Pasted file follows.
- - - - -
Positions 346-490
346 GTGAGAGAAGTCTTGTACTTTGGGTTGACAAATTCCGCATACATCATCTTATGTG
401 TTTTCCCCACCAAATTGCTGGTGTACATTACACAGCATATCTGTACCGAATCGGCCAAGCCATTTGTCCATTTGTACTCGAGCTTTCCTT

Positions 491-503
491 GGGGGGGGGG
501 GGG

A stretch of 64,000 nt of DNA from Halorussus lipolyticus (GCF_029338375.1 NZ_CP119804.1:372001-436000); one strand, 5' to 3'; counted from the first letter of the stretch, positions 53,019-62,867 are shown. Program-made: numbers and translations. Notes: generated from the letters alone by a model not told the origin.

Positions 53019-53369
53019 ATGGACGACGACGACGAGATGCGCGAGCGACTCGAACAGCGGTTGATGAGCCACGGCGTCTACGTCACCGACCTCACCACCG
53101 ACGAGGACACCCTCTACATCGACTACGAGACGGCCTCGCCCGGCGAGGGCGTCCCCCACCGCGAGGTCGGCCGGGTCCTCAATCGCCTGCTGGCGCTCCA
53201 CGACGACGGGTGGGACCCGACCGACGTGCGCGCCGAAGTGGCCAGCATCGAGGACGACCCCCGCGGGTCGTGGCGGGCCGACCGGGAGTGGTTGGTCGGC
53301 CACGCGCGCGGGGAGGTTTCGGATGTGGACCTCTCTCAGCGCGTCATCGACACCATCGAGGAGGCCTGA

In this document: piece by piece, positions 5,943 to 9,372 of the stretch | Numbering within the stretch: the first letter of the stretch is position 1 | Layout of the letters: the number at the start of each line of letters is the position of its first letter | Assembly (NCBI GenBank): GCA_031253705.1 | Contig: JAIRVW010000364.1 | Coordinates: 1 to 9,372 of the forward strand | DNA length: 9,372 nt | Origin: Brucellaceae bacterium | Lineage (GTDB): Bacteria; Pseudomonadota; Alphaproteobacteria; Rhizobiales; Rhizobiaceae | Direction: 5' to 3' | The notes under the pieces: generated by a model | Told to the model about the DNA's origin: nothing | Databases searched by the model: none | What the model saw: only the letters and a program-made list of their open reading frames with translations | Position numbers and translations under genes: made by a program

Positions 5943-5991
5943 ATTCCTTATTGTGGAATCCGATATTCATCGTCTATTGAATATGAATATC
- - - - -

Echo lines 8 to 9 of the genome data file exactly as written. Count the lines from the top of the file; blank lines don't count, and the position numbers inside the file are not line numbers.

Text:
Positions 53019-53369
53019 ATGGACGACGACGACGAGATGCGCGAGCGACTCGAACAGCGGTTGATGAGCCACGGCGTCTACGTCACCGACCTCACCACCG